Industry 4.0 analytics is helping define ever narrower customer segments, as well as the demand within each segment. The challenge is to structure your supply chain and configure your manufacturing facilities to balance cost, agility and service – recognising that agility comes at a cost and is therefore used only where required.

For example, we recently segmented demand for a single product family into three. High volume demands were produced at lowest cost with inflexible machines using a strict product wheel. Mid volume demands that were predictable were made on the same machines, just not on every cycle of the product wheel.

This produced the same efficiency but with a stock cost (i.e. inventory entitlement). Low level or erratic demand was produced on agile machinery- a higher production cost that minimised both stock cost, and more importantly obsolescence risk.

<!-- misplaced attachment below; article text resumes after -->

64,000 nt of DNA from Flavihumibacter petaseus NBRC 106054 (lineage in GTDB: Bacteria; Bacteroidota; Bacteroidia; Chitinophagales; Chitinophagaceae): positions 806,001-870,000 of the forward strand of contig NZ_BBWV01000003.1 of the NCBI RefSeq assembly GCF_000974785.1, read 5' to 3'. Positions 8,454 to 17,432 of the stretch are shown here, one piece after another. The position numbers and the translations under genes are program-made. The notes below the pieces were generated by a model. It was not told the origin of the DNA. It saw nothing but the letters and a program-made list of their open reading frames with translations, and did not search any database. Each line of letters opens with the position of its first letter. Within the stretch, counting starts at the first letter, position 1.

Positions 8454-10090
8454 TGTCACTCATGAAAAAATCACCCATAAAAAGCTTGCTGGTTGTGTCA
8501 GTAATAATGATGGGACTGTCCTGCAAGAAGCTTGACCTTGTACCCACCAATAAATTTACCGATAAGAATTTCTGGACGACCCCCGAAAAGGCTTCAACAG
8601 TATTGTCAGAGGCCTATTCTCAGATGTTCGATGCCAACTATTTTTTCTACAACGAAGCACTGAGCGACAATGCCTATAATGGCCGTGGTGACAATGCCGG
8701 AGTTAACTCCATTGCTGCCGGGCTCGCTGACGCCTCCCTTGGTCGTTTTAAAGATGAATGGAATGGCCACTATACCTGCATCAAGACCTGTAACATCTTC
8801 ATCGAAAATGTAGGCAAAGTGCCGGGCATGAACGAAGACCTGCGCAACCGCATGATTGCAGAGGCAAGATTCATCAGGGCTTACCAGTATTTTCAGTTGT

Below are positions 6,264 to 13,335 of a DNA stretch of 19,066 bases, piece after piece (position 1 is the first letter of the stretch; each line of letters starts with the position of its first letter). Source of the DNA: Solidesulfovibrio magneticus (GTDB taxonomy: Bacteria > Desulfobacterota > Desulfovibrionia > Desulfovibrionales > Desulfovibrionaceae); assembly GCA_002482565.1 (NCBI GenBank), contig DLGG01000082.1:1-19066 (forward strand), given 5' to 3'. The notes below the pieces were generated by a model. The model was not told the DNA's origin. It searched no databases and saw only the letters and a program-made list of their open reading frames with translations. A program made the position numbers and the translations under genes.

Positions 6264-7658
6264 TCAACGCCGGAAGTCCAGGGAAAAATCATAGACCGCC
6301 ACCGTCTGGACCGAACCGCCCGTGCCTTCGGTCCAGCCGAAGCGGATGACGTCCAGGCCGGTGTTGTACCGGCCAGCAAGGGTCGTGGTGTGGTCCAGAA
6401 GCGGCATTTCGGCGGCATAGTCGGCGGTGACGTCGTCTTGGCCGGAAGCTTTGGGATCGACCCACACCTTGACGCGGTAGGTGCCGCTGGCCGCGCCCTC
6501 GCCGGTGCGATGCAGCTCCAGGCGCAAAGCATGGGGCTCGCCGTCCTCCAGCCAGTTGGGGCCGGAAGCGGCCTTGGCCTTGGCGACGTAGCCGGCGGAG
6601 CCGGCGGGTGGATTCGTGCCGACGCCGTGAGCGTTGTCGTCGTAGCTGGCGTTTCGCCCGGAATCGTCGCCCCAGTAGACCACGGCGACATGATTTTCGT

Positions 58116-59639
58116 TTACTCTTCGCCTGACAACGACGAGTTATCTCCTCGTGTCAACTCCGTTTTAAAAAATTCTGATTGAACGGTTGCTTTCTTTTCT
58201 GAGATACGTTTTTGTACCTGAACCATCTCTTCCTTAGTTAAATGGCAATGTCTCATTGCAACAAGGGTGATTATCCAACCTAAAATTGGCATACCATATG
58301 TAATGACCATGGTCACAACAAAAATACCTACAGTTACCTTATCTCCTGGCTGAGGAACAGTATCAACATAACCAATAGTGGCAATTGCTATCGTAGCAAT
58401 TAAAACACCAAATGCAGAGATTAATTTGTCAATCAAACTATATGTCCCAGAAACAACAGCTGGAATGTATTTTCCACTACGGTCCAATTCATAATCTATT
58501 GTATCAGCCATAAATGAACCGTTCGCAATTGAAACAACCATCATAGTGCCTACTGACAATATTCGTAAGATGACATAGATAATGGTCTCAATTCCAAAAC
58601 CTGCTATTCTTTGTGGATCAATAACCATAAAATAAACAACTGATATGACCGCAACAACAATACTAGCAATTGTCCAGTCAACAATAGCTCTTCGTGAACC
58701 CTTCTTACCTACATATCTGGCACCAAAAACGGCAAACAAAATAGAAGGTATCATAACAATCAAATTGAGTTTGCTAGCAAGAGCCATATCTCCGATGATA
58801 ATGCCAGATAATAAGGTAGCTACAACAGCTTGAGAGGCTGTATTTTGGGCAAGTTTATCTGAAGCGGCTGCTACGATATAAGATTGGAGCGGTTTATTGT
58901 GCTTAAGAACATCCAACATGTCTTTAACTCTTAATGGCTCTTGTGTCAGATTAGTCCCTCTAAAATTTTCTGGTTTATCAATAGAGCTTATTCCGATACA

Agile Manufacturing

Lean manufacturing has been the overriding ideology for many years, but with the greater fragmentation of markets and customers expecting more variety and improved lead times, the need for agility becomes paramount.

Within an Agile Framework, manufacturing can be designed and structured to satisfy customers quickly with personalised products and services. However, agility comes at a price. Creating bespoke products and moving from one product to another in the production process will not be the lowest cost solution. This cost, however, will be offset by greater customer satisfaction and loyalty.

A supplier of PCBs with a low volume, high variety order book, was experiencing inflexible, order-to-order production. By analysing product usage and demand we helped this business set up their lines to manufacture a high variety of products with minimum disruption.

Agility is becoming the key driver in creating low manufacturing costs and simplifying the business, whilst providing greater flexibility.